These are dark times in the galaxy….
Unemployment is stubbornly high. The recovery has nearly stalled. People’s savings are low. The housing market’s so-called rebound has been uneven. Since June 2011 almost a million and a half people have sought bankruptcy protection. The number of filers keeps growing (so much for the salutary effect of BAPCPA). Is there hope?
A New Hope
One effective feature of Bankruptcy is the lien strip. Traditionally Chapter 7 debtors could not take advantage of a lien strip, which permits a debtor to treat unsecured mortgages and lines of credit the same way as other unsecured debts such as credit cards. If they could, those debts – previously treated as a “secured loan” or “mortgage” would really be discharged at the end of the case like a credit card debt.
Instead, Courts have permitted lien strips to be employed only in connection with Chapter 13 reorganizations. Ironically this meant that the Chapter 7 debtors least able to keep their 2nd mortgage or HELOC could not get relief. And Courts have adhered to the Chapter 7 v. Chapter 13 distinction right up to the present – even as real estate values have plummeted.
But in a recent decision the 11th Circuit Appellate Court held that a Chapter 7 debtor could avoid a junior lien, in essence giving millions of Americans a new hope.
The Empire Strikes Back
So what makes Chapter 13 and 7 so different when it comes to the treatment of unsecured mortgages and home equity loans? Why let the Chapter 13 debtor to pursue a lien strip but deny it to the Chapter 7 debtor?
Chapter 7 of course is reserved for those who make less than the median income in their State or can demonstrate that letting them liquidate despite having an above the median income isn’t an abuse of the Code. Chapter 7 cases move quickly- assets are liquidated or abandoned by the case Trustee within a short time-frame.
Chapter 13 by contrast is the adjustment of debts by those with regular income who can meet their living expenses, but have fallen behind. The theory is they just need to catch up. Chapter 13 debtors are even their own trustees or Debtor in Possession and their repayment plans take up to 5 years to administer.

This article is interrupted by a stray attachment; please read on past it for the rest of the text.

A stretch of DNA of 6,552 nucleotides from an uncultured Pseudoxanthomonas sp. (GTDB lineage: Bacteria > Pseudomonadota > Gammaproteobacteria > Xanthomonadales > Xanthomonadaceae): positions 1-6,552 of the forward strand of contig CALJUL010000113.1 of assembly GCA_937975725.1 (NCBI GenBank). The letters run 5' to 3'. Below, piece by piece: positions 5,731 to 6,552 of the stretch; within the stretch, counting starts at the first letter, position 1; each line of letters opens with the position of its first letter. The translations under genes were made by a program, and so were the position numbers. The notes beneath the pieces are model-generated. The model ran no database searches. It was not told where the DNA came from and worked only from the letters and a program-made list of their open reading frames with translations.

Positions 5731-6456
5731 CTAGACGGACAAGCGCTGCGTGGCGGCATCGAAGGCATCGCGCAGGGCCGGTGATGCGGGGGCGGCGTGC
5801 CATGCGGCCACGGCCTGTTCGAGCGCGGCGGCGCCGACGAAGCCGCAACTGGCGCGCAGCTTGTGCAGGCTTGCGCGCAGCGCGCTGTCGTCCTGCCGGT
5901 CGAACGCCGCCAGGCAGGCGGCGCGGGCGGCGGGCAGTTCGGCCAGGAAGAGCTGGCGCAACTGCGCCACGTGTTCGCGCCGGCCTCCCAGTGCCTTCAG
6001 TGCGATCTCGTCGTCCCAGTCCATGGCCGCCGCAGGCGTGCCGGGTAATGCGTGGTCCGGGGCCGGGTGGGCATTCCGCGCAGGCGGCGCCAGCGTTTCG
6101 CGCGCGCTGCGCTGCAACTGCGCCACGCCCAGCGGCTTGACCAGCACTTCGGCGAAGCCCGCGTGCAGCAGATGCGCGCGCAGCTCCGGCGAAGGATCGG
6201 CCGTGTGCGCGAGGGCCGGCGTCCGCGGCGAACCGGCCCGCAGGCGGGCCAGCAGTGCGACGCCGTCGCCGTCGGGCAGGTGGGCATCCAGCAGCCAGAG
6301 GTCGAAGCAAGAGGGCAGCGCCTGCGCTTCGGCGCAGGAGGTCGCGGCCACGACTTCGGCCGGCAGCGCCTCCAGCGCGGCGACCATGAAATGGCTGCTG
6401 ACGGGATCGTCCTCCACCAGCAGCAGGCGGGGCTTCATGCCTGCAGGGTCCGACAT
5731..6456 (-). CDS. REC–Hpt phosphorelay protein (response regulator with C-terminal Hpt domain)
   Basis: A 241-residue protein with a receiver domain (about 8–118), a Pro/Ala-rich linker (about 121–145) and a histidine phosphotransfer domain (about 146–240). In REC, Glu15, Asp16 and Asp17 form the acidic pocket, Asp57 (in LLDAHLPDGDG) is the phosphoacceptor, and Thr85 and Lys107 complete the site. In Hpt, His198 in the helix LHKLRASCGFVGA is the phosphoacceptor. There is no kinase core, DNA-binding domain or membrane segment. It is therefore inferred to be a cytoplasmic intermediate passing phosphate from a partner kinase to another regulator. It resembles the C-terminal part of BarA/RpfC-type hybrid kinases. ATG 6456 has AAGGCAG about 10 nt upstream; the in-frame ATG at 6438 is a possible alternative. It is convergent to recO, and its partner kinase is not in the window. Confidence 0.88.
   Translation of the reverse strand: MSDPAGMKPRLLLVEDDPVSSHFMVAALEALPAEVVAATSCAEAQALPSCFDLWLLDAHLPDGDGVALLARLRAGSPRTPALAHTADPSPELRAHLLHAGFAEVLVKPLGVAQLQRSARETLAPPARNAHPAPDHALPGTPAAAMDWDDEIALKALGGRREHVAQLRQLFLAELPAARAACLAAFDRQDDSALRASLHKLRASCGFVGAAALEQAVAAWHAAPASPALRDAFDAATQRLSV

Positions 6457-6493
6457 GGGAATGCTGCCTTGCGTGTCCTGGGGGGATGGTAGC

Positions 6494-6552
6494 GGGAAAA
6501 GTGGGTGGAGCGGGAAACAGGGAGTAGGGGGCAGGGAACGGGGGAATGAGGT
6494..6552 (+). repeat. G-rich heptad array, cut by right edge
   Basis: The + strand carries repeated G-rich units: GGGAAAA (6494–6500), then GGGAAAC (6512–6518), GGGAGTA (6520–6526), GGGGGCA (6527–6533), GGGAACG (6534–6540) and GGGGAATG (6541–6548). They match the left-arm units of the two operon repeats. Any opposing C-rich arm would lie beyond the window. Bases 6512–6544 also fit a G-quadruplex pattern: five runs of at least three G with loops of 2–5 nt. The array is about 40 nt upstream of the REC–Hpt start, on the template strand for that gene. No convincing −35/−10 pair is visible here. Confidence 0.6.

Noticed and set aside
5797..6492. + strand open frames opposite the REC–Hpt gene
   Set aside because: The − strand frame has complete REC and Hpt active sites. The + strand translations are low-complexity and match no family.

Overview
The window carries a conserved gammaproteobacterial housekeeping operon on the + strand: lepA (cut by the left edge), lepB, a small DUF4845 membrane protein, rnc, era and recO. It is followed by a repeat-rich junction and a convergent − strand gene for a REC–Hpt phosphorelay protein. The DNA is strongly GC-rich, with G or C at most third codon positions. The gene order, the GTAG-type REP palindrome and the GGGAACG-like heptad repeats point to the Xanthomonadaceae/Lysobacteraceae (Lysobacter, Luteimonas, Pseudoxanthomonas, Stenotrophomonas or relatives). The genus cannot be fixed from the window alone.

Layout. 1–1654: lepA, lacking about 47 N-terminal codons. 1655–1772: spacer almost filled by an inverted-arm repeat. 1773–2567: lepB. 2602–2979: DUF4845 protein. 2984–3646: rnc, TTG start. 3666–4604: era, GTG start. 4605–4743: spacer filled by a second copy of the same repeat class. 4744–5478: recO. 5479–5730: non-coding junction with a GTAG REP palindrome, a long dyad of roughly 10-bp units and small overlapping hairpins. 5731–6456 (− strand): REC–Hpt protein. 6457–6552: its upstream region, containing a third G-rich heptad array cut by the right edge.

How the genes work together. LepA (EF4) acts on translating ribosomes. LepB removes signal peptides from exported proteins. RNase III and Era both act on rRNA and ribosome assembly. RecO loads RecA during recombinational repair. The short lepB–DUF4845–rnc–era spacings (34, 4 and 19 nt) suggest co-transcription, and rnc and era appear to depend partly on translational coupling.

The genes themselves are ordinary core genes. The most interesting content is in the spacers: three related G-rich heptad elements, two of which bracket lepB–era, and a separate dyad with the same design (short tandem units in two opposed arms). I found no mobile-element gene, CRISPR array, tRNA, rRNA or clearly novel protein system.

But are those really fair characterizations of Chapter 7 and 13 debtors? These days a sudden job loss, illness, drop in property value, or plain old economic malaise can transform a wage earner into a deadbeat. So why not offer the same benefit to both types of debtors? Why not permit Chapter 7 lien strips?
Return of the Jedi
Speaking of lien strips, what is a lien exactly? Answer: it’s a security interest in real property given or taken in return for value. Typically, a bank lends the money to buy your house and in return you grant a lien in the property. But not all liens are created equal, since only some are perfected. Holders of perfected liens get paid before the holders of unperfected liens.
That’s where McNeal v. GMAC Mortgage comes into play. In McNeal the 11th Circuit Court of Appeals concluded that Chapter 7 debtors had as much right as Chapter 13 debtors to strip unsecured junior liens. The Court’s reasoning rested largely on a linguistic choice – “stripping down” versus “stripping off.” In fact, policy considerations drove the decision and reversed a long line of precedent.
The facts were these: McNeal, a Chapter 7 debtor, had two mortgages. The amount due as to the first mortgage was $176,413, the amount due as to the second loan was $44,444 and the debtor’s house was wroth only $141,416. This would have qualified the debtor to perform a lien strip in Chapter 13. But this was a Chapter 7.
The Bankruptcy Court cited a long line of precedent, including a Supreme Court case, all of which pointed in a single direction: Chapter 7 debtors could not ‘strip down’ junior liens. But the 11th Circuit went a different way. It applied the U.S. Supreme Court case of Dewsnup v. Timm which concluded that a Chapter 7 debtor could “strip down” a partially unsecured lien even though the debtor could not ‘strip it off’ altogether. The result was essentially the same – the debtor got out of paying the entire value of the lien.
Boom goes the dynamite!
Epilogue: Yes, There is Hope
Okay, was the 11th Circuit really persuaded by the distinction between a “stripping down” and “stripping off?” Probably not. But for years consumer groups had called for a vehicle by which debtors could strip liens in Chapter 7 and escape crushing debt without losing their house and home. Many of the Circuits criticized Dewsnup too because it seemed to declare once and for all that only Chapter 13 debtors could employ lien strips then stopped just short of overturning the practice altogether.
So is this an unconditional victory for Chapter 7 debtors? Not exactly. The rest of the Federal Circuits, including the 7th Circuit, have recently reaffirmed their allegiance to Dewsnup and the narrow reading of the practice of lien stripping. But the circuit split means the Supreme Court may yet have to address the issue in its next term. But until then, all bets are once again off.